Some of our studies explore how the different joints contribute to energy expenditure under different locomotor tasks. Others studies examine the energy cost of various muscle functions (e.g. work production, isometric force, co-contraction) .
We use both standard open-flow and flow-through respirometry, and have also adopted an injectable microsphere technique to assess muscle blood flow as a proxy for muscle-level energetics.
We use a combination of non-invasive techniques to assess the mechanical function of muscle in vivo in humans (e.g. dynamic ultrasound imaging of muscles, electromyography) and mode direct techniques in non-human animals (e.g. sonomicrometry, tendon force buckles)
One of the aims of our research is to understand the optimality criteria that govern locomotion in various locomotor tasks and environments. We are starting to study how energy cost, stability and cognition might each influence how a person moves. The example above is an experiment assessing whether the walk-to-run transition minimizes joint mechanical costs; Pires et al. 2014, J. Exp. Biol.
Birds are the only other taxa that have evolved habitual bipedalism, and are thus an excellent (albeit much less studied) source for probing the relationships between the morphology, biomechanics and physiology of moving on two legs. They may even teach us a thing or two about how to better engineer legged robots and prosthetics.
Emu running over force plate- Cal Poly, Pomona, CA. Video courtesy Rich Marsh and Don Hoyt
We have borrowed from human biomechanics techniques to study the detailed three-dimensional joint function in walking and running ostriches. 3D inverse dynamics techniques have helped reveal the features of limb structure related to economical running in this species (and possibly other cursorial animals).3D model of an ostrich running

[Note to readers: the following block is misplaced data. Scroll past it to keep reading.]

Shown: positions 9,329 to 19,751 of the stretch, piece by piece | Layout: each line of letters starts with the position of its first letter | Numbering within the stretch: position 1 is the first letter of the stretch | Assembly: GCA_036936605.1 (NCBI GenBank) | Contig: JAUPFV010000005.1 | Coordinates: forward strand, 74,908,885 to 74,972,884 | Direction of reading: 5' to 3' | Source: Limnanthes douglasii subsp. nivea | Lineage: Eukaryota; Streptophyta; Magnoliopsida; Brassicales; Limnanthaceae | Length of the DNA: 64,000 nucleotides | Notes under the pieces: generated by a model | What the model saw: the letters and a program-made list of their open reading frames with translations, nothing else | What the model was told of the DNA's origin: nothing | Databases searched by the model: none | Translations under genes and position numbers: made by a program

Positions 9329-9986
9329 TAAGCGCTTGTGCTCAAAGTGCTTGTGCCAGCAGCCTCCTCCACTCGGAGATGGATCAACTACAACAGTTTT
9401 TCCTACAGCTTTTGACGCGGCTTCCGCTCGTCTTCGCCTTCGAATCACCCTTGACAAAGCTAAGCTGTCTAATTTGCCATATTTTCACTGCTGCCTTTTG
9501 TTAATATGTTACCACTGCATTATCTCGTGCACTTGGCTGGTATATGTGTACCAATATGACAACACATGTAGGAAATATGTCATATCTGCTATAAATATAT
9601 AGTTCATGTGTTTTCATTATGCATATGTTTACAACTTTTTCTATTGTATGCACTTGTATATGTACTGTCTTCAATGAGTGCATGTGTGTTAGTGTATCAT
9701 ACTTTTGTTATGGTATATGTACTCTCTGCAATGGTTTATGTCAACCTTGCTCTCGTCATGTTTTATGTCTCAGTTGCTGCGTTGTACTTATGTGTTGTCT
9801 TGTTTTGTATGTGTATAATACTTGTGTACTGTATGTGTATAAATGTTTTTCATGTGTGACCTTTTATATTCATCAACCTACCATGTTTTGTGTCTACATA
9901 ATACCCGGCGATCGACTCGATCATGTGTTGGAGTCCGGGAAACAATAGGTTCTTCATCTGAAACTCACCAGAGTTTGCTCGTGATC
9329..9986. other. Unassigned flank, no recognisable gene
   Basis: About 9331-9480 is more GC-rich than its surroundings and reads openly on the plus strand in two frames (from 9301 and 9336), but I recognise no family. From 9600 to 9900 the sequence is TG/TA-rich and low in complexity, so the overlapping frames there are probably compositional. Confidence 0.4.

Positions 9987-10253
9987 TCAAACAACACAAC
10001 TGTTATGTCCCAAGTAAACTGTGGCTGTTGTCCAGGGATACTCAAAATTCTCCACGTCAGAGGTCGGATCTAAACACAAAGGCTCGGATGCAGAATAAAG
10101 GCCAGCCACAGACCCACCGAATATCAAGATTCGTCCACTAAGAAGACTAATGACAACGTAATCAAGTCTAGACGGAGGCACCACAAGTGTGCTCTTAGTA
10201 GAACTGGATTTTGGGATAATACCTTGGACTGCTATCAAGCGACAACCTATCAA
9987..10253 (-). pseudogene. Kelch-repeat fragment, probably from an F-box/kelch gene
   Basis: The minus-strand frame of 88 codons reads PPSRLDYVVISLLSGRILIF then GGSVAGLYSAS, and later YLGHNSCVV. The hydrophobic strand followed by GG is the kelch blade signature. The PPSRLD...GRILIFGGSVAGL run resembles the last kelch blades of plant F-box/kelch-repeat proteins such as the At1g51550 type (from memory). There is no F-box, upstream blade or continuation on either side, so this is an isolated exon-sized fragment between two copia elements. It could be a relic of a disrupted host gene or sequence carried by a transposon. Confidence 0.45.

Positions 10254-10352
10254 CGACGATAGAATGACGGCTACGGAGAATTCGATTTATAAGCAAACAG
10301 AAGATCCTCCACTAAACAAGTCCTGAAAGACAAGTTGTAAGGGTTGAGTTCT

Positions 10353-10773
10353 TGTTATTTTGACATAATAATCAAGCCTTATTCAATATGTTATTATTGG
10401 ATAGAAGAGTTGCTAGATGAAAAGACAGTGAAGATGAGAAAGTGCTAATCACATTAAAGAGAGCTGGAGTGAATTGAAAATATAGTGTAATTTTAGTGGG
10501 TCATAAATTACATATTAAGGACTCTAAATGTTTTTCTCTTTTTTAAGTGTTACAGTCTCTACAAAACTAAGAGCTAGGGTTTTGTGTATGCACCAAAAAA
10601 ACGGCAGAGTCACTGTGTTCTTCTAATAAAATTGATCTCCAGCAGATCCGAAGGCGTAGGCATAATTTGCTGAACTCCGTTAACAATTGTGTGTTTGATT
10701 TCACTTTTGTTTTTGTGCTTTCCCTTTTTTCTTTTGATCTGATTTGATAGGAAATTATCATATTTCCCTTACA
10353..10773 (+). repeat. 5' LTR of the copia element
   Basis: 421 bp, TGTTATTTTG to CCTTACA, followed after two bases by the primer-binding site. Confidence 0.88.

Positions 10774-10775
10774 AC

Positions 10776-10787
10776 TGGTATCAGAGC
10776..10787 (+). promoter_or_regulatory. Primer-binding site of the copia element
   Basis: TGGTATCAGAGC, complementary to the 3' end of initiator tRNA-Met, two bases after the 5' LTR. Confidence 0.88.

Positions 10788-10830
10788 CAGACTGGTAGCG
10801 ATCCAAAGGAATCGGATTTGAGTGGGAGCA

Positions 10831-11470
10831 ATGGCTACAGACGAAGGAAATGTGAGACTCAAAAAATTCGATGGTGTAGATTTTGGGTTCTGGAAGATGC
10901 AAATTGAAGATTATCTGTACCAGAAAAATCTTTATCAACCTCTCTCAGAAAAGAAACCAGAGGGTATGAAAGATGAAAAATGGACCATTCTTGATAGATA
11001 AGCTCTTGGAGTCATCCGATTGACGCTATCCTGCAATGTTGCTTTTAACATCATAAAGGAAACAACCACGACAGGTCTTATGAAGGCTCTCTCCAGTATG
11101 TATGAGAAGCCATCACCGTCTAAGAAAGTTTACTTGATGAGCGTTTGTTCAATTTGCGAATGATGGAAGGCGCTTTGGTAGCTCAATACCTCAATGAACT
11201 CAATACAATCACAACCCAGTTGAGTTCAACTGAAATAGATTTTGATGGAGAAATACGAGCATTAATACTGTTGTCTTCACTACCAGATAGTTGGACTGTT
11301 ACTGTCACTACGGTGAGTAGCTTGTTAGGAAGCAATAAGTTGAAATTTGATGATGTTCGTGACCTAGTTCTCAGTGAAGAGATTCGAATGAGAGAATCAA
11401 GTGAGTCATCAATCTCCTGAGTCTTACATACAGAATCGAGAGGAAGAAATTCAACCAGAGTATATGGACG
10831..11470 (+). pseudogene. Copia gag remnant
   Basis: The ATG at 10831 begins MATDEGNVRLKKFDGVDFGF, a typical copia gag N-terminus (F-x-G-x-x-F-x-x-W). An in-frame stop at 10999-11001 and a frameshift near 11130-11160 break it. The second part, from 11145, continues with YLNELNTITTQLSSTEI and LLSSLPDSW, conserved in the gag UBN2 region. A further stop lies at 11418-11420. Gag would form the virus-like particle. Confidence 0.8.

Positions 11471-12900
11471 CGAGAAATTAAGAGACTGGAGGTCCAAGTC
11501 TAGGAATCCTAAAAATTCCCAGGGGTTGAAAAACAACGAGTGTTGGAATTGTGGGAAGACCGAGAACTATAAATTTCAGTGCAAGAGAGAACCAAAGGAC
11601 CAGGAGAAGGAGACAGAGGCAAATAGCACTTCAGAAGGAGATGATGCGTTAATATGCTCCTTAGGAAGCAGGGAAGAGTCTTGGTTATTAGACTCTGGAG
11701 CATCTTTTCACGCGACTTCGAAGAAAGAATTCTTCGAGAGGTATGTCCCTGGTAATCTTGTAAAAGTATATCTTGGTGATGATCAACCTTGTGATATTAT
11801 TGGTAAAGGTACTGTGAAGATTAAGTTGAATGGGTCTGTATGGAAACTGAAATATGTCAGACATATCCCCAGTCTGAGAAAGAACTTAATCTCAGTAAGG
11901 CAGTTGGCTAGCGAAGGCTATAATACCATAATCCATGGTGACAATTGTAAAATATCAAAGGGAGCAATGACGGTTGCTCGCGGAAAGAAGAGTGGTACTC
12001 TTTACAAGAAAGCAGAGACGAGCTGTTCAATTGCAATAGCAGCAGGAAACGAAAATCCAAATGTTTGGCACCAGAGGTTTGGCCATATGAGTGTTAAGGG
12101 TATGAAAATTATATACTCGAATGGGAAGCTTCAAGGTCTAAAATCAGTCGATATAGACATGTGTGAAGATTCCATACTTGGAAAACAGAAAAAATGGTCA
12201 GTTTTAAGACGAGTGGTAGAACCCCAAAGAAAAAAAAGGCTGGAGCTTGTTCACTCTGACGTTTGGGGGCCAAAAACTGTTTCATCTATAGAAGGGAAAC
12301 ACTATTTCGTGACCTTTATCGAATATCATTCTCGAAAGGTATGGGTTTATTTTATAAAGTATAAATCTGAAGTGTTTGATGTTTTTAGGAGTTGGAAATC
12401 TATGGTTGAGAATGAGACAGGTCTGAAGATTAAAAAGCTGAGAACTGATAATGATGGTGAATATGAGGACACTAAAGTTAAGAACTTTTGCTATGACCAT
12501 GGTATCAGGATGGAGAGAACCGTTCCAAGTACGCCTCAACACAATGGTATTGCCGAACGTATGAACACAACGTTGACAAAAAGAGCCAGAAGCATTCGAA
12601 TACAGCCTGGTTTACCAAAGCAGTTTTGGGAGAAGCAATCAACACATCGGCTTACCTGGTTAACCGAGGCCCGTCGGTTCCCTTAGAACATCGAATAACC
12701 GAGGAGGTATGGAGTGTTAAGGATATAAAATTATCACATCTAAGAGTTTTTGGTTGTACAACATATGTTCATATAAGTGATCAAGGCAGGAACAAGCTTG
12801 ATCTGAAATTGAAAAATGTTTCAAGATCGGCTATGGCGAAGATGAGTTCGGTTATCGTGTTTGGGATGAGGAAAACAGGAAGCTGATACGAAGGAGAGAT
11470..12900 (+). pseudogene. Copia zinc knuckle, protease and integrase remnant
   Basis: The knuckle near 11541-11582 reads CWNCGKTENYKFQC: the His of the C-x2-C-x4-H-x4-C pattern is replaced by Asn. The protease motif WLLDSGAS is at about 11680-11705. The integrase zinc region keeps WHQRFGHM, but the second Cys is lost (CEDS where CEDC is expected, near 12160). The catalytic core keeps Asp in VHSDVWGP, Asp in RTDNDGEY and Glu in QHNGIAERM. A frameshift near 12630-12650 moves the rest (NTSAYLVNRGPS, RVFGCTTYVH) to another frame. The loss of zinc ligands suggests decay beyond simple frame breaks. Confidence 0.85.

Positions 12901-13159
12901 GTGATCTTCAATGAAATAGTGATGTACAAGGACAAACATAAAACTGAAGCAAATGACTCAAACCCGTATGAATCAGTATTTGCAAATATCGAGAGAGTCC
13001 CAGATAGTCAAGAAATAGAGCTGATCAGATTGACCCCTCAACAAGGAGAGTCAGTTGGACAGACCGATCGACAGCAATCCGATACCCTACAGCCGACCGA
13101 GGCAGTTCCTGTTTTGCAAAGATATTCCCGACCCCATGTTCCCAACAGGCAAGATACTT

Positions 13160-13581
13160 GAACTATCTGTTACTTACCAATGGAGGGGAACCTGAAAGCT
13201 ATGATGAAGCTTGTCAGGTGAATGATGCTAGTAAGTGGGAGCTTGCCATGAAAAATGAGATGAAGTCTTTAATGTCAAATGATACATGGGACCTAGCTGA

Together with colleagues from the Royal Veterinary College, London (John Hutchinson, Alexis Wiktotowicz), The University of Queensland (Glen Lichtwark) and The University of Idaho (Craig McGowan) we have been studying the effect of body size on macropod locomotion and the scaling of limb mechanical advantage.Kangaroo motion capture
Rubenson, J., Heliams, B.D., Besier, T.F.,Lloyd, D.A., and Fournier, P.A. (2011) Adaptations for economical running: the effect of bipedal limb structure on 3-D joint mechanics. J. R. Soc. Interface. 8: 740-755. (PDF).
Watson, R.R., Rubenson, J., Coder, L., Hoyt, D.F., Propert, M.W.G. and Marsh, R.L. (2011) Gait-specific energetics contribues to economical walking and running in emus and ostriches. Proc. R. Soc. B. 278: 2040-2046. (PDF).
Rubenson, J., and Marsh, R.L. (2009) Mechanical efficiency of limb-swing during walking and running in guineafowl (Numida meleagris). J. Appl. Physiol. 106: 1618 – 1630. (PDF)
Rubenson, J., Besier, T.F., Heliams, B.D., Lloyd, D.G., and Fournier, P.A. (2007). Running in ostriches (Struthio camelus): three-dimensional joint axes alignment and joint kinematics. J. Exp. Biol. 210: 2548-2562 (PDF).
Rubenson, J., Henry, H.T., Dimoulas, P.M. and Marsh, R.L. (2006). The cost of running uphill: linking organismal and muscle energy use in guinea fowl Numida meleagris. J. Exp. Biol. 209: 2395-2408. (PDF).
Marsh, R.L., Ellerby, D.J., Henry, H.T. and Rubenson, J. (2006). The energetic cost of trunk and distal limb loading during walking and running in guinea fowl Numida meleagris. I. Organismal metabolism and biomechanics. J. Exp. Biol. 209: 2050-2063. (PDF).
Rubenson, J., Heliams, B.D., Lloyd, D.G., and Fournier, P.A. (2004). Gait selection in the ostrich: mechanical and metabolic characteristics of walking and running with and without an aerial phase. Proc. R. Soc. B. 271: 1091 – 1099. (PDF).